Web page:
View Full Version : A Roman's Perception Of Time?

Elias Graves
01-23-2010, 02:38 AM
I remember reading somewhere once about how the ancient Greeks perceived time. Whereas we consider the past behind us and we look to the future, a Greek saw it the opposite way. The Greek saw the past clearly in front of him and the future snuck up from behind because one never knew what was coming.
Does anyone know if a Roman would have held the same perception?
Kind of an obscure point, I know.


01-23-2010, 02:48 AM
hmm, the only place I've ever heard this theory before was in a terry pratchett book, attributed to trolls.

01-24-2010, 03:31 AM
All the differences are explainable by technology, not biology. This is a particular peeve of mine when pseudohistorians try to make broad generalizations about former civilizations. The ancient Greeks and Romans were still modern humans. They had calendars and lawyers and legal contracts, however only sundials for daily times of day and wood burning stoves or campfires for cooking (with a few exceptions). They could predict the equinoxes and starts of the seasons. It depends upon what you need the "time" of. If they wanted to evict a squatter on a day of the month, they could do that and did do that. If they were trying to guess when you should show up for the pig roast and time it for when it was done, they'd say something that would translate to us as "evening-ish, because they didn't have gas ovens or watches and cooking times for a whole pig have many variables.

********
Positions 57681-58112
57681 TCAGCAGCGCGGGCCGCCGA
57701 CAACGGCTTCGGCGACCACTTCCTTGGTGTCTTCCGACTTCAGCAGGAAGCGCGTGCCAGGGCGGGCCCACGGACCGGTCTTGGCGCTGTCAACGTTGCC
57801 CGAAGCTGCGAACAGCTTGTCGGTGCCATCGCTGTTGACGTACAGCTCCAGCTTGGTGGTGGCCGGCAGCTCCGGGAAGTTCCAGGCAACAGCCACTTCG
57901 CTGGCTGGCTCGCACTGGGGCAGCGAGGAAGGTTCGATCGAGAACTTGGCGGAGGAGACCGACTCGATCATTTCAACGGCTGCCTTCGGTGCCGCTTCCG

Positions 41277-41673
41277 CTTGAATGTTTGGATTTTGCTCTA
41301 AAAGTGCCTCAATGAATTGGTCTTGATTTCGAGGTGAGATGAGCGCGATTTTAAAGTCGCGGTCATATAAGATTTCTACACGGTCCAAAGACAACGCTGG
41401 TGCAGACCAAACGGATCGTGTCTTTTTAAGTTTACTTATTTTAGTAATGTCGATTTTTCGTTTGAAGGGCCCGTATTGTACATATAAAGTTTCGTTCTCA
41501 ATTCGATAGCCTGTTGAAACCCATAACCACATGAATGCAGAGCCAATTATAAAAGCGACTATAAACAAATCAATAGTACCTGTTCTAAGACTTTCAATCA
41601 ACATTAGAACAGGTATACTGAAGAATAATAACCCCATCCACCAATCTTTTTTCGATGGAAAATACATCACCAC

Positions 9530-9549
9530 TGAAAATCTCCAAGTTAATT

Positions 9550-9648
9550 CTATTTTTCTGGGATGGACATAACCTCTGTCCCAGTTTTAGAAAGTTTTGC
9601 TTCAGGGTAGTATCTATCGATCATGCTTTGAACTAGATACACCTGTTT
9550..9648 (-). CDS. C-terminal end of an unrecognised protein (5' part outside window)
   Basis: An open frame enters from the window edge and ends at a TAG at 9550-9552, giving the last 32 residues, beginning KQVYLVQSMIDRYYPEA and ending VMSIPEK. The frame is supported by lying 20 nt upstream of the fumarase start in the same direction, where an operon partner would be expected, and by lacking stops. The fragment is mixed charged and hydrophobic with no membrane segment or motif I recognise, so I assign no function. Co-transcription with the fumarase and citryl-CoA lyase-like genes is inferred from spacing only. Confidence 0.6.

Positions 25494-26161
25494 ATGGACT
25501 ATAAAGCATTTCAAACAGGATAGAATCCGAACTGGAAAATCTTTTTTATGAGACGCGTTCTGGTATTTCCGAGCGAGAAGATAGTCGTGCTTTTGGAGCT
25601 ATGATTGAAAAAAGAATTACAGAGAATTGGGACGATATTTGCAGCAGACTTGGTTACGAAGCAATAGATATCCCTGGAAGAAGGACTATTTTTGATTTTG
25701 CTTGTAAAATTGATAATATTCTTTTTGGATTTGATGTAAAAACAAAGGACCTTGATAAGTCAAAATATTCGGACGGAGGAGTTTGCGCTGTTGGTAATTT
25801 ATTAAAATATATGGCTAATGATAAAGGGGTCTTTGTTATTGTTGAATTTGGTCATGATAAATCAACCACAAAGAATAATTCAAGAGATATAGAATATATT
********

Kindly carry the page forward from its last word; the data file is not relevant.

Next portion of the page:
That said, the Romans tended to specify things for "the Kalens" (the beginning of the month, or the "Ides", (the middle of the month, generally somewhere between the 13th and 15th of the month depending upon which month.

01-24-2010, 04:02 AM
Time for a Roman, as we can see via the plays and letters, was marked by calendrical and daily obligations, by feasts, and sacrifices, by taxes, and celebrations.

01-24-2010, 08:56 AM

Elias Graves
01-25-2010, 06:57 PM
I understand what's discussed here. What I'm searching for is more a philosophical view of the flow of time, not necessarily hours and days.
Thanks for the help thus far. I'll keep searching.